A Systems Approach to Clinical Research

As other industries have found, an integrated global system of common standards, regulations and procedures acceptable around the world, with a focus on safety, ethics and quality, brings order into chaotic situations, benefiting everyone.

Over 60 years ago, the situation in the air transportation industry was much like that of the clinical research enterprise today.  There were no universally accepted standards or processes for the complex array of operations necessary for global air transportation–flight paths and scheduling, safety regulations, baggage handling, passenger management, ticketing, boarding, training of pilots and staff, emergency procedures.

In 1944, despite deep differences and competing interests, 52 countries signed a convention to provide the foundation for a global system.

Today the International Civil Aviation Organization (ICAO), the International Air Transport Association (IATA) , the International Association of Travel Agents Network (IATAN ) and other like-minded organizations have worked together to build a global system spanning the globe. One-hundred ninety-one nations, along with many industry and aviation organizations, vendors and service providers collaboratively develop international Standards and Recommended Practices (SARPs), allowing over 100,000 daily flights to operate worldwide with safety and efficiency.

It is the integrated, interoperable nature of the global system for air transport that makes possible air travel as we know it today.


In the clinical research enterprise, such a system would bring order from the current chaos and dysfunction afflicting clinical research.  Of necessity, such a system must be constructed collaboratively by stakeholders from all areas of the research enterprise for it to be a true system, one with its own Standards and Recommended Processes (SARPs) ensuring safety, efficiency, quality, interoperability, effectiveness…in a word, excellence.

The existence of such a system will:

  • Drive and reward standardization. The existence of a system provides direct incentives to create and adopt standards to reduce variability, improve connectivity and interoperability.
  • Promote and value professionalism. Sponsors, CROs and regulatory agencies have all come to realize that sustainable sites with professionally trained and educated personnel perform at a higher level and with fewer deficiencies, and they are willing to recognize and reward such professionalism.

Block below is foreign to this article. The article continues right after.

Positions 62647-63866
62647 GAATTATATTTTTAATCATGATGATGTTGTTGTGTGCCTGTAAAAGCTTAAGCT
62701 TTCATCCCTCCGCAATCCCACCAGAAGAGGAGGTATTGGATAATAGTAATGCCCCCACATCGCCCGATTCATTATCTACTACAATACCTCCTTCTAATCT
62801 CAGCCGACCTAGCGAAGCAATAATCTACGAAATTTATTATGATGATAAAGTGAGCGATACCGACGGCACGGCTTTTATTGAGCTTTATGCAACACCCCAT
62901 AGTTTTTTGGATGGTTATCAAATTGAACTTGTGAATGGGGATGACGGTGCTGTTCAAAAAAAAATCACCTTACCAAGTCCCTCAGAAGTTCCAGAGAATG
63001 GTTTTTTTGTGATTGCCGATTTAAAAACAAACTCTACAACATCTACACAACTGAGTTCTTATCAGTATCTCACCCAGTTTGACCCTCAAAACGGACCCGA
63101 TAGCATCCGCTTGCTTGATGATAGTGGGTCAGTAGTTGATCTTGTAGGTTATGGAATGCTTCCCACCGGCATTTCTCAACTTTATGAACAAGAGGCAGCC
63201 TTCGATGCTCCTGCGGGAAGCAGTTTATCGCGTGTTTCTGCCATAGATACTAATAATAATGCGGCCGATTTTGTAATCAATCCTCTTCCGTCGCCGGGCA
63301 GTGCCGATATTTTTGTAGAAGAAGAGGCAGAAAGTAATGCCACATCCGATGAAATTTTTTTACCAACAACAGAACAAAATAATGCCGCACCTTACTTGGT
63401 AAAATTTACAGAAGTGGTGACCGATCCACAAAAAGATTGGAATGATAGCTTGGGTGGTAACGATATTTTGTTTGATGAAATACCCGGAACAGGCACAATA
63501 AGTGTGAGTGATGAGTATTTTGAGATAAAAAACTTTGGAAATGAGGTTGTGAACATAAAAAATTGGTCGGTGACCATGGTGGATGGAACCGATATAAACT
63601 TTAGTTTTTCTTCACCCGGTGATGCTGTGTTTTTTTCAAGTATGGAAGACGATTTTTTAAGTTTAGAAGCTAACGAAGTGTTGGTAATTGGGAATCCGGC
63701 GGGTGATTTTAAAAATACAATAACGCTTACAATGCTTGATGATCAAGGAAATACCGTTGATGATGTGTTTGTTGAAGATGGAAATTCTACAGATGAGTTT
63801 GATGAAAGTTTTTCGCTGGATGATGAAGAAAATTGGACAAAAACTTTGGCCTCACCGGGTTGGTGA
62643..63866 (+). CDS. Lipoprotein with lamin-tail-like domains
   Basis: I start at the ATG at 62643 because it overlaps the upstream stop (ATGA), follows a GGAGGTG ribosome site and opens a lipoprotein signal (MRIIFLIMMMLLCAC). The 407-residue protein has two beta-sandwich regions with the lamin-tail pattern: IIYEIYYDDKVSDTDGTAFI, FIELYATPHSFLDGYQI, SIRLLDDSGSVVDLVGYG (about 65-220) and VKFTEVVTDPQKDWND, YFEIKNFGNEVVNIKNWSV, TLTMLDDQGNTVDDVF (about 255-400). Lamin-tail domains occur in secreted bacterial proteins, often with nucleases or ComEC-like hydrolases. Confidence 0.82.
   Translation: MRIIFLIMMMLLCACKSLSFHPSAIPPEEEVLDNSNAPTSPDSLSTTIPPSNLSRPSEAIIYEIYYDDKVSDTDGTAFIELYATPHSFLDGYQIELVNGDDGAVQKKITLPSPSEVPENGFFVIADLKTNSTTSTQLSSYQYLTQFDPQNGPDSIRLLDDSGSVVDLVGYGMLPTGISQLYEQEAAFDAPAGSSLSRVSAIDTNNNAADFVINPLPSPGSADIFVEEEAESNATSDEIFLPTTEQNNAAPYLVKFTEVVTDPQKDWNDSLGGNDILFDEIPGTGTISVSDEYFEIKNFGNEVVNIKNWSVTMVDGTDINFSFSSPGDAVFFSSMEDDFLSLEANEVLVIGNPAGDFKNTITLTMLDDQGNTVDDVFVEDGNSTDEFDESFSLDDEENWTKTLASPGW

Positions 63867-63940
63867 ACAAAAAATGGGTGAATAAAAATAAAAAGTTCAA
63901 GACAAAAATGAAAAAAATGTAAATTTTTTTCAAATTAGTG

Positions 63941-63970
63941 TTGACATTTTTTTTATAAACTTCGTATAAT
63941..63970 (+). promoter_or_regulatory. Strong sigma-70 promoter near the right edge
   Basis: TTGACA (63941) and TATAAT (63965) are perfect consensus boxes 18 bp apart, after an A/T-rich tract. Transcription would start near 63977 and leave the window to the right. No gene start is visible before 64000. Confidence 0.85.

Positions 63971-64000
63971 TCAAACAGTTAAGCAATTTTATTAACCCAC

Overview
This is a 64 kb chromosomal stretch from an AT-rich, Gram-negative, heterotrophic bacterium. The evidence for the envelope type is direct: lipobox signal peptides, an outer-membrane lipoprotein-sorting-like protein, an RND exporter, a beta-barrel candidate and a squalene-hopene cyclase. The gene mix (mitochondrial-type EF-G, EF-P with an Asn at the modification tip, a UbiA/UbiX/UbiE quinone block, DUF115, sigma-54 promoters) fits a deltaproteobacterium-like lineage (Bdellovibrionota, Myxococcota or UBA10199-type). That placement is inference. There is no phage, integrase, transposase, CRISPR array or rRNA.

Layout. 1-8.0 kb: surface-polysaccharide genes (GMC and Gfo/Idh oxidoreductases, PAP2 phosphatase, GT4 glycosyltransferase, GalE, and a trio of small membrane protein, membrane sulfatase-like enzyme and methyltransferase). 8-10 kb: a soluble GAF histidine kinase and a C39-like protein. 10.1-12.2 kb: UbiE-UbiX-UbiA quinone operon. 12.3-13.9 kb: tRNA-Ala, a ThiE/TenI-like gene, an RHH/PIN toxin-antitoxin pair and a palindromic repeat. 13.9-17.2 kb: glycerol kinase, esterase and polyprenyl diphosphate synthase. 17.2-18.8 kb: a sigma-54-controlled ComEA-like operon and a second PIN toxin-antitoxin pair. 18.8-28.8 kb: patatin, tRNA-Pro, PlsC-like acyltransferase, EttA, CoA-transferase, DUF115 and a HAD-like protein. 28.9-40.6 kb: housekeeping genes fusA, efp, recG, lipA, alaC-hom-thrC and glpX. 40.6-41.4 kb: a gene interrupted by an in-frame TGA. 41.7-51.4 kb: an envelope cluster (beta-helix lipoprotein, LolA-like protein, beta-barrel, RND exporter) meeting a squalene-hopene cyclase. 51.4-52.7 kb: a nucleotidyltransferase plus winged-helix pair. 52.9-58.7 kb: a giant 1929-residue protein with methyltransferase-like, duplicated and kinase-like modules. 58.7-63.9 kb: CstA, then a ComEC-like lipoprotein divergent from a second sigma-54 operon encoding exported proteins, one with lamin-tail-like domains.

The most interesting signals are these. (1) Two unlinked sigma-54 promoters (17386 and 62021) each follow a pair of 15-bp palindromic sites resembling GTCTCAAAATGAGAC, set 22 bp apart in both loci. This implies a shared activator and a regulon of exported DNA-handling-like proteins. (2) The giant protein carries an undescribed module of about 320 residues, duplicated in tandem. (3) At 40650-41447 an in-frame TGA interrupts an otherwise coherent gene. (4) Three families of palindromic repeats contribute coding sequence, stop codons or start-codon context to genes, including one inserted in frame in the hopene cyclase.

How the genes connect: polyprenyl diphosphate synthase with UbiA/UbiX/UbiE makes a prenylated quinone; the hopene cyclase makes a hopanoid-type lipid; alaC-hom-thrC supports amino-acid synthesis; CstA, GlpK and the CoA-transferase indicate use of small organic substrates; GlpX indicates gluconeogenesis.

• Drive regulatory simplification and innovation. An effective system that allows for enhanced, timely, remote assessment of compliance and safety data will allow regulatory agencies to be more effective and to develop innovative new mechanism for oversight of trials.
  • Enhance performance through increased efficiency and reduced redundancy. Implementation of simple standards-based data collection processes has been shown to reduce study start-up time and duration by as much as 36%.
  • Promote and enhance safety and quality. Real-time availability and access to performance, compliance and safety information from clinical trials allows early detection and analysis of important signals that may indicate problems even before harm is done, thereby permitting corrective action to be taken in a more timely and effective manner.
  • Recognize and reward excellence. An effective system of accreditation allows top performing sites to distinguish themselves from poor quality sites, streamlines monitoring and oversight processes and supports the payment of a premium for quality, thus providing an incentive for achieving and maintain excellence and enhancing sustainability.
  • Reduce costs of development and time-to-approval. By enhancing the efficiency and quality of the clinical trials process, a global system will shorten the time required for site selection and qualification, reduce study start-up time, reduce time devoted to frequent, often redundant monitoring visits, and improve data quality to facilitate the new drug approval process.
  • Align ethics with good business and scientific practices. When doing things right results in significant financial rewards for all stakeholders and improved life-quality and health for the people of the world, there are no losers.
  • Increase transparency and improve public trust. Accreditation is a proven tool for substantiating and building public trust. A more effective and timely process for oversight of research and the attendant reduction in deficiencies and scandals will further improve public confidence and participation in the enterprise, including capital investment.

Promote investment in sustainable research capacity in emerging nations and markets. Strong incentives exist to expand clinical trials activity in developing countries, at least in part to access markets for products in those countries that have traditionally neglected health needs. Alignment of these incentives with a rational approach to capacity building is a win-win opportunity.

Up Next: Building the Global System for Clinical Research: ACRES Role